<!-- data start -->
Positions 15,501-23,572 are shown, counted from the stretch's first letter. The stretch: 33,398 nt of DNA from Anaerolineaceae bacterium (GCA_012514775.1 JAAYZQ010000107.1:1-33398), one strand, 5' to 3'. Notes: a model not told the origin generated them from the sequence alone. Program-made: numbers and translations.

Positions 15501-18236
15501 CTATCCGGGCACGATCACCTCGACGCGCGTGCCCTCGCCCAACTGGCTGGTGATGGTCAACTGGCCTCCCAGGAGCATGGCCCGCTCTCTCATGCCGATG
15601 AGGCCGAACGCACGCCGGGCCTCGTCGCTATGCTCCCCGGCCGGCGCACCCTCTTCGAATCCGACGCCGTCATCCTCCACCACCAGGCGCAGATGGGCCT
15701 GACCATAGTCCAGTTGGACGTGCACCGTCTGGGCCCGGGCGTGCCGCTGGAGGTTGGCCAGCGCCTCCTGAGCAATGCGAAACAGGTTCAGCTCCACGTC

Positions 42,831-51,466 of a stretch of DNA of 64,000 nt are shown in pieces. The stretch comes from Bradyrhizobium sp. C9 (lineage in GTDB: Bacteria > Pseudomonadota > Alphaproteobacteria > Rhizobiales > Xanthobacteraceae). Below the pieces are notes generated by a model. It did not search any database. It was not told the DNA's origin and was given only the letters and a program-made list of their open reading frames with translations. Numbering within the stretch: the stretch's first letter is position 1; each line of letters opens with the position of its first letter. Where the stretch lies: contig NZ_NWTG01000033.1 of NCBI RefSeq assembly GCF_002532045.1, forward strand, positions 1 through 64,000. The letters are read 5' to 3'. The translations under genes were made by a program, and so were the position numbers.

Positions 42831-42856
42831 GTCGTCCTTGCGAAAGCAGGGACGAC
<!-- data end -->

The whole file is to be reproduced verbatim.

Positions 15,501-23,572 are shown, counted from the stretch's first letter. The stretch: 33,398 nt of DNA from Anaerolineaceae bacterium (GCA_012514775.1 JAAYZQ010000107.1:1-33398), one strand, 5' to 3'. Notes: a model not told the origin generated them from the sequence alone. Program-made: numbers and translations.

Positions 15501-18236
15501 CTATCCGGGCACGATCACCTCGACGCGCGTGCCCTCGCCCAACTGGCTGGTGATGGTCAACTGGCCTCCCAGGAGCATGGCCCGCTCTCTCATGCCGATG
15601 AGGCCGAACGCACGCCGGGCCTCGTCGCTATGCTCCCCGGCCGGCGCACCCTCTTCGAATCCGACGCCGTCATCCTCCACCACCAGGCGCAGATGGGCCT
15701 GACCATAGTCCAGTTGGACGTGCACCGTCTGGGCCCGGGCGTGCCGCTGGAGGTTGGCCAGCGCCTCCTGAGCAATGCGAAACAGGTTCAGCTCCACGTC

Positions 42,831-51,466 of a stretch of DNA of 64,000 nt are shown in pieces. The stretch comes from Bradyrhizobium sp. C9 (lineage in GTDB: Bacteria > Pseudomonadota > Alphaproteobacteria > Rhizobiales > Xanthobacteraceae). Below the pieces are notes generated by a model. It did not search any database. It was not told the DNA's origin and was given only the letters and a program-made list of their open reading frames with translations. Numbering within the stretch: the stretch's first letter is position 1; each line of letters opens with the position of its first letter. Where the stretch lies: contig NZ_NWTG01000033.1 of NCBI RefSeq assembly GCF_002532045.1, forward strand, positions 1 through 64,000. The letters are read 5' to 3'. The translations under genes were made by a program, and so were the position numbers.

Positions 42831-42856
42831 GTCGTCCTTGCGAAAGCAGGGACGAC